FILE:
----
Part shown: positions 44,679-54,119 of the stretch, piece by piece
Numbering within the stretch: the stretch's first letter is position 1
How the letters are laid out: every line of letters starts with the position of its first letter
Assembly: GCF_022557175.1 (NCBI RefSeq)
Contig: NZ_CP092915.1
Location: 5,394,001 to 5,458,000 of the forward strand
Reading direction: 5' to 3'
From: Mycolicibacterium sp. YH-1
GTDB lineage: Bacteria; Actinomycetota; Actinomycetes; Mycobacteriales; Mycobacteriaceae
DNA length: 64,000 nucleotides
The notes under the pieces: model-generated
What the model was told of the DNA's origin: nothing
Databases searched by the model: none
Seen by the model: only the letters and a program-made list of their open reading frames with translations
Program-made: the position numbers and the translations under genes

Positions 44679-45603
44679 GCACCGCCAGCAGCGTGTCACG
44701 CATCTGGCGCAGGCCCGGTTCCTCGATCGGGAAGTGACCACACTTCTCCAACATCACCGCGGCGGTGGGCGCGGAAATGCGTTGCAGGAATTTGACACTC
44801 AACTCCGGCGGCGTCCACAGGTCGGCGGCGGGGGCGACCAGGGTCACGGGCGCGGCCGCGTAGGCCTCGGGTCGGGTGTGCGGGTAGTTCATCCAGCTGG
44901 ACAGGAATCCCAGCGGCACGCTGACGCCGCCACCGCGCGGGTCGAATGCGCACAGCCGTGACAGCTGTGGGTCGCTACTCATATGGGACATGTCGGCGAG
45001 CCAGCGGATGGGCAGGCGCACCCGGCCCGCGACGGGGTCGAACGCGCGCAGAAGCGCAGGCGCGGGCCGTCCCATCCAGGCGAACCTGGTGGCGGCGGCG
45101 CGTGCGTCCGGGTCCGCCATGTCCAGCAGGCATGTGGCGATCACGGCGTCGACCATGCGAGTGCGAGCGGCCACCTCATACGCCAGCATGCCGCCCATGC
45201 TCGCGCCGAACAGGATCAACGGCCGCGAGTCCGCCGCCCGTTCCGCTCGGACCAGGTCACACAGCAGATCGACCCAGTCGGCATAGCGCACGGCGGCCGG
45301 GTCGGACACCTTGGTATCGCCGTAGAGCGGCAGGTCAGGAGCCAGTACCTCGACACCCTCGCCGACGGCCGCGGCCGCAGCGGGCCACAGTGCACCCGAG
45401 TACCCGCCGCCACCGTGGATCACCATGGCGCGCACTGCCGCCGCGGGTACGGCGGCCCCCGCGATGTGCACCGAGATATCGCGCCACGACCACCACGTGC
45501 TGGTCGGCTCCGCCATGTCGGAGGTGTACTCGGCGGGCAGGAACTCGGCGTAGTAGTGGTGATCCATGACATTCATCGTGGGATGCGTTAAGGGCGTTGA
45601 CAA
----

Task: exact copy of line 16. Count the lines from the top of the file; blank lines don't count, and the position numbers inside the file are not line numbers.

Positions 44679-45603